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Discussion in 'Politics, Religion, Social Issues' started by iGary, Aug 28, 2006.
What say you?
Freedom of speech has to go both ways. I don't agree with racist/homophobic/sexist views, but I do think people should be allowed to have them.
If today you can't speak out against a minority that you feel wronged by then perhaps tomorrow it's the church or government you can't speak out against.
It sounds like this guys KKK membership wasn't effecting his job, just as my making a website comparing jesus to a zombie doesn't effect my job. I say give him his job back and as long as he keeps doing a fair and balanced job of it there's no issue.
How does one know if he is doing a fair and balanced job, though?
I mean we're not talking about someone pushing pencils here - we're talking about someone who can seriously affect the course of someone's life.
Pilots have to retire at age 60, but we don't openly campaign against that as age discrimination.
I think someone in this type of position with this type of power gives up some of their "rights" in order to perform their job correctly, but maybe someone can change my mind.
Yeah... I guess there would have to be a very believable way to assess his job performance. If there was even the slightest hint of brutality, aggression, etc... then he needs to be on a desk job or not on the force.... But I'm also not sure someone should necessarily lose a state job purely because of such an affiliation.... Tough issue.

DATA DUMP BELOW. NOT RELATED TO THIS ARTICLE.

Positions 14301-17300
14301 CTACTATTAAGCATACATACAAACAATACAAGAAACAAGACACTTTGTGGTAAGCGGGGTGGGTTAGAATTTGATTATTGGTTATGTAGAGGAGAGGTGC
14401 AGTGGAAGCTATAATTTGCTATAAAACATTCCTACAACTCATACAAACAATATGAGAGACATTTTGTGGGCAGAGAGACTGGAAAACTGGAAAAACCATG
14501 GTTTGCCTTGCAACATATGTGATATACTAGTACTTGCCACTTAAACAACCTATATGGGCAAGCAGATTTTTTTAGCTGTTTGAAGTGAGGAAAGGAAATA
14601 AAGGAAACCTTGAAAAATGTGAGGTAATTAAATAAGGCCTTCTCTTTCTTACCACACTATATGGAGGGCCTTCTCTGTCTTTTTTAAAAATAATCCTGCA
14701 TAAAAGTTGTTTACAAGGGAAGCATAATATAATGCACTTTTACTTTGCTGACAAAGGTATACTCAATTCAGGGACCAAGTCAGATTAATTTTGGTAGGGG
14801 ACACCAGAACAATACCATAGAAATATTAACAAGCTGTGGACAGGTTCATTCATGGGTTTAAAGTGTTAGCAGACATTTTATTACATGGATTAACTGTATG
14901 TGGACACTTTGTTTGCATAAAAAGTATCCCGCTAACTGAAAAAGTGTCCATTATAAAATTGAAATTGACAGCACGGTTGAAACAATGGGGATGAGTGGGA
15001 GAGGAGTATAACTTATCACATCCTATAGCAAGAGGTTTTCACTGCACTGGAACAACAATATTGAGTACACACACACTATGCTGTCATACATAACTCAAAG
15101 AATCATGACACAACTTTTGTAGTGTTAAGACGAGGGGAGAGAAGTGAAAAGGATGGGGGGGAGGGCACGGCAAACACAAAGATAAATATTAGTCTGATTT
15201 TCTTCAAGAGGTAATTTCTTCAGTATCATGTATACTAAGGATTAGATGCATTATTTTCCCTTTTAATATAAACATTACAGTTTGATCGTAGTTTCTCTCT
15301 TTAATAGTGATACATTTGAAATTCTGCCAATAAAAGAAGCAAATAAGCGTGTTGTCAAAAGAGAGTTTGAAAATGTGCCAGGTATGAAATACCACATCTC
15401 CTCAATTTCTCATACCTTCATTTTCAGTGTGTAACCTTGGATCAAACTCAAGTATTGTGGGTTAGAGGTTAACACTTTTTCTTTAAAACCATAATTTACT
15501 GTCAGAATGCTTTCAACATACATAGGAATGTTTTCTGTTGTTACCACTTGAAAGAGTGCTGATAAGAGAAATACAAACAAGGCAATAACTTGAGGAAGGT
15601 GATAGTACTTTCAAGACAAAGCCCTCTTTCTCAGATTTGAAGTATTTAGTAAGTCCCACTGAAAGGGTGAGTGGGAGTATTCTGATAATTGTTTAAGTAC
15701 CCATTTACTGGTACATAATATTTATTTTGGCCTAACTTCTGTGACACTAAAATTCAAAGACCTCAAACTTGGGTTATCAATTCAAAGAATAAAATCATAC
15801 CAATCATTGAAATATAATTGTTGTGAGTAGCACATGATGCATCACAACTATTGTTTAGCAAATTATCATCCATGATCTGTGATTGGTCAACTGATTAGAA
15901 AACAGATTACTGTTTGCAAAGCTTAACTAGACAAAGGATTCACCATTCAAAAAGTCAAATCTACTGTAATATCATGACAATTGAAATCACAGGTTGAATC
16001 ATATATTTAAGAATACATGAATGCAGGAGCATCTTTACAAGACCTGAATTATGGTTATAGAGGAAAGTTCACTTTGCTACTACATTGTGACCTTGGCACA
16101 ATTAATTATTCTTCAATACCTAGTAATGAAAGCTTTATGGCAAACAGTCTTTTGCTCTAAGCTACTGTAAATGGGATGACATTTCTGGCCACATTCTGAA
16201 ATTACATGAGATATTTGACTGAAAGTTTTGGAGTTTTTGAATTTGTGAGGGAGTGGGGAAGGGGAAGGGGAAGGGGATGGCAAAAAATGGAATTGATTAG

This is a tough one. Free speech should be protected but how impartial or fair will he be if he pulls over a black person? Since there's no way of knowing how he behaves (unless someone in the car is filming him) it seems to be granting a phenomenal amount of trust to someone who is more or less duty bound by his KKK membership to denigrate those who aren't X-ian or white.
Your analogy is pretty lame by the way. The guy is a state trooper and responsible for upholding the law.
I'm going on this statement that he's doing a balanced job.
Granted, if this guy has one reported insistent of racist conduct while on the job then yes, bounce him.
But I still stand by my opinion that what people do on their own time is their business provided it doesn't interfere with work. If I wanna go and smoke a big joint after work but I'm always sober at work, then it's none of my bosses business.
sounds as though he would be unfair to a black person if he was or was not a member of KKK.
As stated if you could eliminate him from his job for this affiliation, what about jobs that are contrary to green peace (nuke facility emp) or Sierra Club (paper mill employee) PeTA and jello factory employee? (some of those are silly and meant to be so.....you may get the drift).
If there is any tie to him and minority claims then the answer is obvious.
Does being a member of a religion and a gov't employee violate church and state issues?